I find it fascinating that even though Hopkins was not part of the Separatist group and defied some of their laws, he must have quickly gained their respect as he served as Assistant to the Governor for 13 years.  Perhaps his early transgressions were primarily because of the distrust the Separatists held for the “strangers.” 

In the summer of 1644, Stephen died in Plymouth at age 63. His wife Elizabeth had already passed. His children Constance, Giles, Deborah, Damaris, Elizabeth and possibly Ruth and Caleb (the latter would die in Barbados) survived him. 
Constance Hopkins' Beaver Hat, Pilgrim Hall Museum


My lines from Stephen Hopkins. The first one would be difficult to prove because Thomas Snow is not given as a son of Joseph Snow in the Stephen Hopkins Mayflower Silver Book.
               

1      Stephen Hopkins     1581 - 1644
+Mary     - 1613
2      Constance Hopkins 1606 - 1677
+Nicholas Snow       1599/00 - 1676
3      Joseph Snow   1634 - 1722/23
+Mary     - 1722/23
4      Thomas Snow 
+Priscilla Butler      1691 -
5       Thomas Snow 1740 - 1813
+ Elizabeth Nickerson     1730 - 1803
6      Priscilla Snow 1767 - 1849
+Richard Chase      1767 - 1850
7      Priscilla Chase        1796 - 1882
+Oliver Kelley 1795 - 1883
8      Valentine Kelley      1828 - 1882
+ Rosana S. Eldredge      1826 - 1911
9      Mary Ann Kelley    1855 - 1941
+David Howes Kelley      1842 – 1925
10    Ethel Florence Kelley      1890 - 1981
+Wallace Cedric Booth   1887 – 1970
11    Mildred Louise Booth     1917 - 1999
+Arthur Elmer Washburn Davis    1913 – 1976
12 My parents
13 Me
Constance Hopkins Memorial Stone, Cove Burying Ground, Eastham, MA


3      John Snow      1638 - 1692
+Mary Smalley       1647 - 1703
4      Rebecca Snow 1676 - 1753
+Benjamin Small     1665 - 1721
5      Mary Small     1704/05 - 1755
+John Nickerson     1703 - 1768
6       Elizabeth Nickerson       1730 - 1803
+[Thomas Snow      1740 – 1813
Then Priscilla Snow and Richard Chase down to me

               
        2      Giles Hopkins  1608/09 - 1688/89
+Katharine Whelden       1616/17 - 1688/89
3      Deborah Hopkins    1648 - 1686/87
+Josiah Cooke        1645 - 1731/32
4      Deborah Cooke       1678/79 - 1745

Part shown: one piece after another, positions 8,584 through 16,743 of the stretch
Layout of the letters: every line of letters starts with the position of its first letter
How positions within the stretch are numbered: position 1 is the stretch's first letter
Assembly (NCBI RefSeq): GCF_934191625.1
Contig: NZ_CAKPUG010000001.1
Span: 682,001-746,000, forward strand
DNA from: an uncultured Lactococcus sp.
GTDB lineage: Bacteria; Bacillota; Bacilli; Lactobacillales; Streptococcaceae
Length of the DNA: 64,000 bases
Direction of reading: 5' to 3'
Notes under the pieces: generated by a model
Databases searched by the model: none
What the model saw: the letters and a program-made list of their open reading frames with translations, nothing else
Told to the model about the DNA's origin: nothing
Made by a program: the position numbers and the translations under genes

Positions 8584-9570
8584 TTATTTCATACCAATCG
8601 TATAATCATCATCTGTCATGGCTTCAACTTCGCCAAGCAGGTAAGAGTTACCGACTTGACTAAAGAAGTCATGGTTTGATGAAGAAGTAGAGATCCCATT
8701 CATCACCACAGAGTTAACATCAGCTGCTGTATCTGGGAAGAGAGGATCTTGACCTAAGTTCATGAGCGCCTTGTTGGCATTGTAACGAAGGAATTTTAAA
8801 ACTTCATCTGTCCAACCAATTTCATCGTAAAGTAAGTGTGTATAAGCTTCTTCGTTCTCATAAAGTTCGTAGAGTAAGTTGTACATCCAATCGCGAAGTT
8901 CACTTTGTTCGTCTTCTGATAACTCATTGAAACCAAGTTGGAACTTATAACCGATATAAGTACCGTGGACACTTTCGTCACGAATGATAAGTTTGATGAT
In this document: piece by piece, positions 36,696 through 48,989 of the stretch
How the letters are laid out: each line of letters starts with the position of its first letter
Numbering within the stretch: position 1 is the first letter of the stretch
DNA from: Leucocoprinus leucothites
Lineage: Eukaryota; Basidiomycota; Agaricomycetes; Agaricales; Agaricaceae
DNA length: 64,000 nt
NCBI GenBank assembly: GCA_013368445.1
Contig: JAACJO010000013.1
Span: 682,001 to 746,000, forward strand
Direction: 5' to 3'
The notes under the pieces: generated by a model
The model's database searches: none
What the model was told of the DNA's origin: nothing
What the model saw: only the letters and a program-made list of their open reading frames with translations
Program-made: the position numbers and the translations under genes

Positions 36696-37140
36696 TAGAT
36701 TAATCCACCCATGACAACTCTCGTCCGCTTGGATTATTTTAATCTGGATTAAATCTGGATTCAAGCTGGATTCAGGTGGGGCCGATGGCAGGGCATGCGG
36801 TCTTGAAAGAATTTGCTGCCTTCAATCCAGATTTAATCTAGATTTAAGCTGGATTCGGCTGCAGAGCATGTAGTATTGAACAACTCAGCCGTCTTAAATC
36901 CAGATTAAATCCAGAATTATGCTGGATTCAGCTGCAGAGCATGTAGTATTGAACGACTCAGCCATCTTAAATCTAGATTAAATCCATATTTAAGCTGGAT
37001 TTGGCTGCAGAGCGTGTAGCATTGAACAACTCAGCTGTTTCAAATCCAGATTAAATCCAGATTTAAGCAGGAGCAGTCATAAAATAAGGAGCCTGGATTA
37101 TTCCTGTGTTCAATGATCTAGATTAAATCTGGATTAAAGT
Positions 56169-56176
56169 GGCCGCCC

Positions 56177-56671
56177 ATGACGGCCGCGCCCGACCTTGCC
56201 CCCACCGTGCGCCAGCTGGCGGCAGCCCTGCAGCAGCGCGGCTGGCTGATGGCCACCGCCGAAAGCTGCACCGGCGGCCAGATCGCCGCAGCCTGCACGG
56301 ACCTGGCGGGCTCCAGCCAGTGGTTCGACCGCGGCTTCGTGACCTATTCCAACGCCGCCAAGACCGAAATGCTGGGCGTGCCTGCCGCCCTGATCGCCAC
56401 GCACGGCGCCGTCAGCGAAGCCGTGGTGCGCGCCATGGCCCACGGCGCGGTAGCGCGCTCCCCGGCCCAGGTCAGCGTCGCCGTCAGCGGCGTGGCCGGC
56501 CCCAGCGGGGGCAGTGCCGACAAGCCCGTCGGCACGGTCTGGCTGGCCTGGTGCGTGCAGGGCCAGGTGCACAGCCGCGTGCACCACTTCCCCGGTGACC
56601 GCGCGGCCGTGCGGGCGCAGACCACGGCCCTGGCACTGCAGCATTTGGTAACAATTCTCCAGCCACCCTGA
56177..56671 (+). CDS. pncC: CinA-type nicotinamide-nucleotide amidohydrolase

+Moses Godfrey      1667/68 - 1743
5      Desire Godfrey       1712 - 1741/42
+Nathaniel Ryder   1705 - 1749
6      Esther Ryder   1731 - 1802
+Thomas Freeman  1731 - 1800
7      Dorothy Freeman   1752 - 1825
+Elnathan Eldredge        1746/47 - 1837
8      Nehemiah Eldredge 1775 - 1839
+Ruth Harding      
9      James Harding Eldredge        1797 - 1873
        +Rosanna Wixon    1789 - 1868
10     Rosana S. Eldredge        1826 - 1911
+Valentine Kelley    1828 - 1882

Sarah Palin is a descendant of Stephen Hopkins (Source: Notable Kin, Gary Boyd Roberts).

An excellent book on Stephen Hopkins: Here Shall I Die Ashore, by Caleb Johnson. 

For information on the Pilgrim Hopkins Heritage Society: http://www.pilgrimhopkins.com/site1/





10 comments:

  1. Stephen was very lucky to avoid execution as I understand that was not an easy thing to do.
    Regards,
    Theresa (Tangled Trees)

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  2. That is a good point. I've read that he was spared because he had a wife and child, but I wonder if his having a somewhat religious role in the group also helped.

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  3. This is great fun to find! Stephen Hopkins was my 11th great grand father.

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  4. Stephen Hopkins was my 12th Great Grandfather!! I am a decendent through his daughter Constance and son in law Nicholas Snow!

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  5. I am counting as I type, Cuz!
    cathy

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  6. Thanks so much for this! I am hoping I'm a relative but I'm the lazy ancestry.com "let's see what other people put in their trees" sort of researcher. I just did a long rambling blog post over at my fitness blog ( Cranky Fitness genealogy post) and your research was very helpful. Really appreciate it!

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  7. Just found this -- I'm also related! Looking at your line of descendancy, we have multiple cousinships, as I descend not only from Stephen Hopkins but from the Chase family originally from Hundridge, Chesham, England. I know I'm cousins to the Snow family and I also have Eldredge, Godfrey and Harding in my lineage. If I was better at genealogy (still fairly new at this), I might know better! CMCLaura@aol.com

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    1. Hi Laura: It's impressive you are fairly new to genealogy and already know you descend from Stephen Hopkins! Good luck with your research. It's fun and addictive! Chris

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  8. He is my favorite ancestor as well, through Nicholas Snow as well. Many of the names are familiar. You mention he lived in Plymouth the whole time- there is a shop in Brewster called The Hopkins house which is rumored to have been brought back from Nantucket. and is supposedly his house.